He arrived in the big leagues as the rookie closer. The famed curveball he blew past future teammate Carlos Beltran to clinch the 2006 World Series berth will forever be remembered as one of the most memorable single pitches in Cardinals history.
But Adam Wainwright wasn’t just a flash in the pan.
He made quite the name as a closer in the short term before making the transition to the starting rotation.
There was promise in him as a starter from day one. Thrust into a rotation considered then to be veteran-heavy, Wainwright was mentored by the likes of Chris Carpenter and Mark Mulder.
After several successful years and recovering from Tommy John surgery, he finds himself given a new task. Now the tables have turned, and instead of being the exciting young arm, he has become the veteran presence in a pitching staff that seems to be getting younger by the week.
After the loss of Chris Carpenter prior to spring training and the temporary loss of Jake Westbrook, Wainwright is the lone man left.
“Each year I keep getting older and they seem to just keep getting younger,” he said after Thursday’s loss to the Mets.
While technically, he is taking on a “new” role, Wainwright says it’s just business as usual for him. Just like any other season, he shows up early and puts in his time.
He’s not trying to lead through lessons, but instead by example.
“I come in here and I work my tail off,” Wainwright said. “I do like I always do, and these guys are watching.”
A humble player with a colorful sense of humor, there’s no doubt the Cardinals' young pitchers are learning from one of the best arms in baseball today.
Wainwright is a career 85-50 pitcher with a 3.11 ERA and a 1.20 WHIP. His postseason numbers are even better: (2-0, 2.48 ERA, 1.01 WHIP).
Despite having had his own success over the years, Wainwright does remember what it was like to be the new kid on the block. Because of that, he’s made it clear to all of the young guys that he’s there for them if they need anything.
“If they want to know anything, they know they can come to me anytime,” he said. “We’ve got a lot of guys who know how to prepare and know how to work their tail off, too.”
Despite their age, Wainwright feels this crop of youngsters—Shelby Miller, Carlos Martinez, Trevor Rosenthal—are quite mature as pitchers. Of course, amidst all of the rookies, it’s easy to forget that Lance Lynn is still relatively new as well.
These are talented players who have what it takes learn the ropes quickly—and Wainwright believes his young teammates are no exception.
“It’s not a rotation that needs to be policed or anything like that,” he said.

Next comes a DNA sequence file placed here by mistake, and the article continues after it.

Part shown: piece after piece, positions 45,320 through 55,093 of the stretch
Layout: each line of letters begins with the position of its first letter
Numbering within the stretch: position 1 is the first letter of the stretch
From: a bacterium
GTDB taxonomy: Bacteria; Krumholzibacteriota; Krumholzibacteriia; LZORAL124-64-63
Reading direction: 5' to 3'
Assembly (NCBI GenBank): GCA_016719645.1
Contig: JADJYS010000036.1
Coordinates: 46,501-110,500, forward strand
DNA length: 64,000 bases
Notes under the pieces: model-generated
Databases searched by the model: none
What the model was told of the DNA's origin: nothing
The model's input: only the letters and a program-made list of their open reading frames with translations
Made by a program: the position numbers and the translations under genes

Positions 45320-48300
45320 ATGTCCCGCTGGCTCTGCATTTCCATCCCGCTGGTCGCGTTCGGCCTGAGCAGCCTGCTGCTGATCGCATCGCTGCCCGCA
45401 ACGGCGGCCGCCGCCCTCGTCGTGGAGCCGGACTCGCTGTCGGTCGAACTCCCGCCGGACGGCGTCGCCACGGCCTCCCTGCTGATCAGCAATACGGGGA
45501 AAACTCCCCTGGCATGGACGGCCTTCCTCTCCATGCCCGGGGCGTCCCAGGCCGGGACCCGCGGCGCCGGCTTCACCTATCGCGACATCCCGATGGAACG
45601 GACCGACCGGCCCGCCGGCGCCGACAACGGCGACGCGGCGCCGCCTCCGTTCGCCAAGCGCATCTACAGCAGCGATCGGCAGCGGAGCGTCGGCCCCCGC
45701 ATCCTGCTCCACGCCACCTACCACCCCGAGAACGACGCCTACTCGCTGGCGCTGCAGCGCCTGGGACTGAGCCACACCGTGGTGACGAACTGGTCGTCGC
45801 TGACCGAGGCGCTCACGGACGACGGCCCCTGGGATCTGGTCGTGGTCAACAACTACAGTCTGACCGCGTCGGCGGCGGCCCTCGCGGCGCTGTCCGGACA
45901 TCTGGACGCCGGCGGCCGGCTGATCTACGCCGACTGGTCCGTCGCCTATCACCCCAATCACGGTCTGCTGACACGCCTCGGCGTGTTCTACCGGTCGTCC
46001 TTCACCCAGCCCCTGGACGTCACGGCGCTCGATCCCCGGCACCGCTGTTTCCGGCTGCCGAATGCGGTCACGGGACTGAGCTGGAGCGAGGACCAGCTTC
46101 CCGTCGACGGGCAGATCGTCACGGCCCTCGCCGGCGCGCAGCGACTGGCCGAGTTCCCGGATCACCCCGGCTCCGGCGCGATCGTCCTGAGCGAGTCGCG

Learning to make the adjustments to life in the big leagues—being away from family, handling their money and even dealing with the media—isn’t always easy. While there are amazing highs, the lows are hard to prepare for.
Walking into the clubhouse after a rough start with reporters ready to analyze your mechanics and emotional state isn’t easy for those guys, but they know it’s just part of the game.
Watching how Wainwright handled himself after Thursday’s start is a prime example.
After throwing six innings and giving up three runs on six hits, he clearly wasn’t pleased with his outing. It wasn’t a terrible outing by any means, but he knows he’s capable of better.
Wainwright could have made plenty of excuses, for instance that he was still feeling the effects of the complete game on Saturday, but he was quick to shrug off that notion and own up to his mistakes.
“I made a couple of mistakes in the middle of the plate that ended up costing us some runs,” he said. “Murphy hit a couple of good pitches off of me…The one that they were supposed to hit, they hit, and the ones that I executed, they didn’t."
“That’s how simple it is,” Wainwright said after the game. “If I make my pitch, most of the time they don’t get hits.”
He accepts favor when it comes his way and accepts his mistakes. While he made clear he was surprised to be pulled after only 87 pitches, Wainwright also explained that it’s not always his decision.
There are a lot of lessons in those few quotes that the team’s younger pitchers are learning. They learn plenty just from spending time together and picking one another’s brains.
“We’re always sitting beside each other on the bench during games,” Wainwright said. “That’s some of the best time you can spend with anybody is just hanging out with them for nine innings talking baseball, talking pitching and learning from each other.”
As time goes on, they’ll all continue to grow, even Wainwright. One could easily argue by looking at his early-season performance that having some of this young firepower around has even re-ignited a spark in him.
He’s going deep into games, chasing strikeouts and seems to be having fun playing baseball again. Gone is the Wainwright of early 2012 who struggled to find his way as he returned to form after surgery.
The Wainwright we’re watching in 2013 is the same one who took on the “head cheerleader” role for the 2011 team. He still dances in the dugout and seems to be genuinely enjoying the game.
That’s a good thing both for him and for the men who are following the examples he’s setting early in 2013.
All quotes obtained firsthand by the author.